Or, don’t pretend to be selfless braveheart. Tell them that you are a selfish, miserly person and that it’s okay.

Competence / excellence Hardly strive for their own competence development.

You bump into them after 10 years and their game is still the 1990’s.

You exist to add value. This is why trainers are paid so awesomely.

The value-addition will only happen if you raise the bar, invest time in developing the next-level expertise in your chosen area – off-the-shelf or 10-year-old manual won’t work anymore.

Integrity / honesty You may blame it to judgment call if it was a grey area of transaction. They do not even pause for a moment about clear, black & white prohibited areas of business dealings, e.g. paying kickbacks, exchange of favours or conflict of interest.


They will soon find out about your ‘true colour’ and what you meant by integrity. Your reputation will travel faster than your word.

Walk the talk. Be principles-centered and values-led.

Believe in the contents they teach Their inner script: ‘No, I am in the arena only to perform this task, i.e. deliver this module (my British ex-boss used to say this). Training is not just teaching a prepared manual by someone in your firm or license holder; it means a lot more. The teaching will only transcend if you believed in the materials and the approach they are conveying.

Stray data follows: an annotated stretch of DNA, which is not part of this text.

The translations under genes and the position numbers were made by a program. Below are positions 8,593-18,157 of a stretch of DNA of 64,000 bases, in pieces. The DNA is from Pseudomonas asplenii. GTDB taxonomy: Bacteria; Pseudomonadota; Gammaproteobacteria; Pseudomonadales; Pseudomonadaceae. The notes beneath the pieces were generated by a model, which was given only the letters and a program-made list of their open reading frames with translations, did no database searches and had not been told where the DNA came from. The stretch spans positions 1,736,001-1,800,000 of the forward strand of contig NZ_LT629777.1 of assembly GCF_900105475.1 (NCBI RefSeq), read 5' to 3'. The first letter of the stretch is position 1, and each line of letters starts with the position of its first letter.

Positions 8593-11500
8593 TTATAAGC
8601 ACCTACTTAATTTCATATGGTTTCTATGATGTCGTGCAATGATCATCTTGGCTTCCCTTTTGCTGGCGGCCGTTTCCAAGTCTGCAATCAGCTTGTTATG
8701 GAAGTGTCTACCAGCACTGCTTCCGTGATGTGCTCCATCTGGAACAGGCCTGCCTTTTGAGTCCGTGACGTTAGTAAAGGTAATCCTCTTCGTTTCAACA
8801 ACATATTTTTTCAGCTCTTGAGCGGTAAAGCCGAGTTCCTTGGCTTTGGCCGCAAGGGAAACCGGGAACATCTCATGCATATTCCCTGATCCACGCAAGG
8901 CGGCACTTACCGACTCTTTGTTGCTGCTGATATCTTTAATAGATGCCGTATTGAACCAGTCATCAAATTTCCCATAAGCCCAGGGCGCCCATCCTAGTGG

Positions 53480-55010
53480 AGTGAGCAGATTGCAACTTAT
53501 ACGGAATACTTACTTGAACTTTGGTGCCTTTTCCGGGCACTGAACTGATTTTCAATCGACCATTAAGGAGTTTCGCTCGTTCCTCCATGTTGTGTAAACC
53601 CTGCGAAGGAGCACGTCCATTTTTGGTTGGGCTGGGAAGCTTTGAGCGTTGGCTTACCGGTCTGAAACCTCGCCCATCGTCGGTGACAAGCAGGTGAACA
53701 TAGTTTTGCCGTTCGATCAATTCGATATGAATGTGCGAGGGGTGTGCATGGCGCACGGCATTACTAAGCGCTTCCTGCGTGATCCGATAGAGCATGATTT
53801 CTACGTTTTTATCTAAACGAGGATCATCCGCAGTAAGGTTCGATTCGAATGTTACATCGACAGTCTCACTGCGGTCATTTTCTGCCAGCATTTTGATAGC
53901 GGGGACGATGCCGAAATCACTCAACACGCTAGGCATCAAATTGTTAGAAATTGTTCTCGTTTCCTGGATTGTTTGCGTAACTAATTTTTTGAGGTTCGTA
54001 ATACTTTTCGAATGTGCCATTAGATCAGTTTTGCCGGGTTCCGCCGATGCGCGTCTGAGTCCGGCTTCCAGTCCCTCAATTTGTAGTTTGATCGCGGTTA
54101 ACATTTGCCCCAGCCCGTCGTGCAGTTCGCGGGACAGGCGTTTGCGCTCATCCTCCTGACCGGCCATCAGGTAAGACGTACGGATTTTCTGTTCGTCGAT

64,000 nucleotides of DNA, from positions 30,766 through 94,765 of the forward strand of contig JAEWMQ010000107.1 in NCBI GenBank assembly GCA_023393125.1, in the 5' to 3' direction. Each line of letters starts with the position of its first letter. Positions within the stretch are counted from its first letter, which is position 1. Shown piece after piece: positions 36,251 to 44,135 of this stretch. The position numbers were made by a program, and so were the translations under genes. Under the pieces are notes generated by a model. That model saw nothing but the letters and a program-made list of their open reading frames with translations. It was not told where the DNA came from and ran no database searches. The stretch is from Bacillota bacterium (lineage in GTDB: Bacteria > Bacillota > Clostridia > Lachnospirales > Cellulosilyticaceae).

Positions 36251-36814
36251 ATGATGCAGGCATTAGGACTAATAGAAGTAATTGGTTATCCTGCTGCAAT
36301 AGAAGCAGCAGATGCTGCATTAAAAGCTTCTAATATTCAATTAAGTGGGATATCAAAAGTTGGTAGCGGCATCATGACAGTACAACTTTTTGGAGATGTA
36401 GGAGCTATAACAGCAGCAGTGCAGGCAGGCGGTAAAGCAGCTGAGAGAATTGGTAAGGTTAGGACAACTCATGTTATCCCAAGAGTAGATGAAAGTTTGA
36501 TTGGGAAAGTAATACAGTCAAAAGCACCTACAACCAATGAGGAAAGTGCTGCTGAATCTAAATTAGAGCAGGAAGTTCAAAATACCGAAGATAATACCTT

Refuse to teach those things you do not believe in, even if they cost you business. Your business is already guaranteed by the Supreme Power.

Personal moral conduct ‘My personal conduct is between me and my god’ attitude.

‘Not an issue as far as my training is concerned’.

We work in a Muslim country. As a Muslim, we have clear guidelines on what to do – five prayers, fasting, zakat, haj, be upright, tell the truth.

We also have clear guidelines on what not to do – stealing, gambling, adultery, alcohol, lying, giving or taking kickbacks, taking away things that do not belong to us. The list could go on.

Acknowledging that we all are vulnerable, frail human beings and no one is perfect, we need to follow Allah’s rulings (or whatever religion we follow). Only then can we have impact through what we teach.

This is not an exhaustive list. These few paradoxes only tell a story of saying-doing gap, thus resulting in poor training efficacy.

The bottomline is this: to be a Value-Based Trainer (VBT), either refuse to teach something that you do not believe in (cognition) or fail to model (behavior). Alternatively, graduate quickly. Minimise the saying-doing gap.

Think Task: Can you share some other paradoxes? What are some additional corrective measures trainers could take?

Wali is author of iBook, Great Training in 10 Steps. Free to download. You will need a US/UK App Store account.

Wali runs the world’s first paperless Train the Trainer workshop, now in 16th year, at 16+ Asian locations, with over 1,000 trainers trained so far.

He’s CEO of Skill City. You can follow him on FacebookTwitter and LinkedIn.